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Journal of the American College of Cardiology © 2004 by the American College of Cardiology Foundation Published by Elsevier Inc.
Vol. 43, No. 10, 2004 ISSN 0735-1097/04/$30.00 doi:10.1016/j.jacc.2003.12.047
The Pathophysiology of Cigarette Smoking and Cardiovascular Disease
John A. Ambrose, MD, FACC,* Rajat S. Barua, MD, PHD† New York, New York
Cigarette smoking (CS) continues to be a major health hazard, and it contributes signiﬁcantly to cardiovascular morbidity and mortality. Cigarette smoking impacts all phases of atherosclerosis from endothelial dysfunction to acute clinical events, the latter being largely thrombotic. Both active and passive(environmental) cigarette smoke exposure predispose to cardiovascular events. Whether there is a distinct direct dose-dependent correlation between cigarette smoke exposure and risk is debatable, as some recent experimental clinical studies have shown a non-linear relation to cigarette smoke exposure. The exact toxic components of cigarette smoke and the mechanisms involved in CS-related cardiovasculardysfunction are largely unknown, but CS increases inﬂammation, thrombosis, and oxidation of low-density lipoprotein cholesterol. Recent experimental and clinical data support the hypothesis that cigarette smoke exposure increases oxidative stress as a potential mechanism for initiating cardiovascular dysfunction. (J Am Coll Cardiol 2004;43:1731–7) © 2004 by the American College of Cardiology FoundationEpidemiologic studies strongly support the assertion that cigarette smoking (CS) in both men and women increases the incidence of myocardial infarction (MI) and fatal coronary artery disease (CAD) (1–11). Even low-tar cigarettes and smokeless tobacco have been shown to increase the risk of cardiovascular events in comparison to nonsmokers (12,13). Furthermore, passive smoking (environmentaltobacco exposure) with a smoke exposure about one-hundredth that of active CS is associated with approximately a 30% increase in risk of CAD, compared with an 80% increase in active smokers (14,15). Thus, the evidence linking cigarette smoke exposure with cardiovascular disease is clearly present, yet the exact components of cigarette smoke and the mechanisms responsible for this association have notbeen clearly elucidated. This article updates the present clinical and experimental observations on the potential pathobiology and mechanisms involved in smokingrelated cardiovascular disease (Fig. 1).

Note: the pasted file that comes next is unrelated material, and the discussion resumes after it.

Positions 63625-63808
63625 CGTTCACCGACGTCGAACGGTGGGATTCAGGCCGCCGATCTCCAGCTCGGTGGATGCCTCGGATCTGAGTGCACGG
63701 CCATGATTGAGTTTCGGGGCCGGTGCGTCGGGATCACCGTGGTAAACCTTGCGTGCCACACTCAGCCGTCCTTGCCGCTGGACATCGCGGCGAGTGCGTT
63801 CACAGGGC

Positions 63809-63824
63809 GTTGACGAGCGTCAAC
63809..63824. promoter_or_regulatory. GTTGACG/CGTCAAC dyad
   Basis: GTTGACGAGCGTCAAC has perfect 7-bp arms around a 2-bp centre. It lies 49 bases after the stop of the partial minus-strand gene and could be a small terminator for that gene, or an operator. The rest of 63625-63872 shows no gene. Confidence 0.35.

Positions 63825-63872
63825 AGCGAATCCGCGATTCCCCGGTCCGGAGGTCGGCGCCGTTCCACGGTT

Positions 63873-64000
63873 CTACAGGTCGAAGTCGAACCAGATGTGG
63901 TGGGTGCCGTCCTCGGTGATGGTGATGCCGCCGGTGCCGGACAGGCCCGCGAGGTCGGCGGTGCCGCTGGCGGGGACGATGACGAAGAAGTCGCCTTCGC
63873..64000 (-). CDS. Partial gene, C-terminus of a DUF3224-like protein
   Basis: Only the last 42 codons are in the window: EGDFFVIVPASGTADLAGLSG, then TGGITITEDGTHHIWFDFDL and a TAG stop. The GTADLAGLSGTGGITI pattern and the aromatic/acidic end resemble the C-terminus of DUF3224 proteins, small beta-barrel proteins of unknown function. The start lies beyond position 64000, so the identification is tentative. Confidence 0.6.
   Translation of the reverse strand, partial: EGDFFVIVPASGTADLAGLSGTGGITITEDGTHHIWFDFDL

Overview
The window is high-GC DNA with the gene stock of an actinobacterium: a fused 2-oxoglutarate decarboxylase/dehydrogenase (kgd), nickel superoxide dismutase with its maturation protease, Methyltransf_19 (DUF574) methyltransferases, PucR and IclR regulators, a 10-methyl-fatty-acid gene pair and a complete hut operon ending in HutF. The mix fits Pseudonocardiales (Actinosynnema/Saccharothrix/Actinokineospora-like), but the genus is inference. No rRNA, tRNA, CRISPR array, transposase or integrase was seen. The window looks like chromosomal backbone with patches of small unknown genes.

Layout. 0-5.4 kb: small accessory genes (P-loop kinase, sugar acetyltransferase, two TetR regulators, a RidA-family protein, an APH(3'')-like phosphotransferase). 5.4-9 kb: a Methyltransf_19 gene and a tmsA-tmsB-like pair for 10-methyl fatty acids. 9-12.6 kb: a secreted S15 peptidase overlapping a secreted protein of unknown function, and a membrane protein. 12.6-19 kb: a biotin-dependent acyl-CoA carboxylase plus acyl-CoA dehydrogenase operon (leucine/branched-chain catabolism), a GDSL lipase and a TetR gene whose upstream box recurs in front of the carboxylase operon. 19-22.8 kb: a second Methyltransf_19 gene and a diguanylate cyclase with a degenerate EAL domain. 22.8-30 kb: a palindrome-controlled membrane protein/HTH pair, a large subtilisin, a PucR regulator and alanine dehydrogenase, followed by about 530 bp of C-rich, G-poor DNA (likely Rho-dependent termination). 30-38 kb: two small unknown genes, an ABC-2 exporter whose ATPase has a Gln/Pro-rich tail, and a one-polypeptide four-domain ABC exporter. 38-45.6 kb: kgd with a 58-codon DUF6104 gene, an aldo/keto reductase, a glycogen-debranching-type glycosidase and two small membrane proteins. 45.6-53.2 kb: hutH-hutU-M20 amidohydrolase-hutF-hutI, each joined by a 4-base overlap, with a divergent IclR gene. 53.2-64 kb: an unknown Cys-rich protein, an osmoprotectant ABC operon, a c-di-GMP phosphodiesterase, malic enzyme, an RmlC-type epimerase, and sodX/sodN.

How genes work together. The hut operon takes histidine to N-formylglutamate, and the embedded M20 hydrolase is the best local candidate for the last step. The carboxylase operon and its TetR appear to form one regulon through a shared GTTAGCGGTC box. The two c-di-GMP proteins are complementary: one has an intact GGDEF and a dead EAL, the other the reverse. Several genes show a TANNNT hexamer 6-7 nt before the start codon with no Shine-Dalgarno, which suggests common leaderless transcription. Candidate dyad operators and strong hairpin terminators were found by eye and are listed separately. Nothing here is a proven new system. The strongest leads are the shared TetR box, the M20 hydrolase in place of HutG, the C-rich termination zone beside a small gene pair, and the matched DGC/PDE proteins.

PHYSICAL AND BIOCHEMICAL PROPERTIES OF CIGARETTE SMOKE
Conventionally, cigarette smoke is divided into two phases: a tar phase and a gas phase. The tar or particulate phase is deﬁned as thematerial that is trapped when the smoke stream is passed through the Cambridge glass-ﬁber ﬁlter that retains 99.9% of all particulate material with a size
From the *Comprehensive Cardiovascular Center, Saint Vincent Catholic Medical Centers of New York, New York Medical College, New York, New York; and †Department of Medicine, the Bronx Veteran Affairs Medical Center, Mount Sinai School of Medicine,New York, New York. Manuscript received September 24, 2003; revised manuscript received December 18, 2003, accepted December 23, 2003.
0.1 m (16). The gas phase is the material that passes through the ﬁlter. The particulate (tar) phase of cigarette smoke contains 1017 free radicals/g, and the gas phase contains 1015 free radicals/puff (16). The radicals associated with the tar phase are...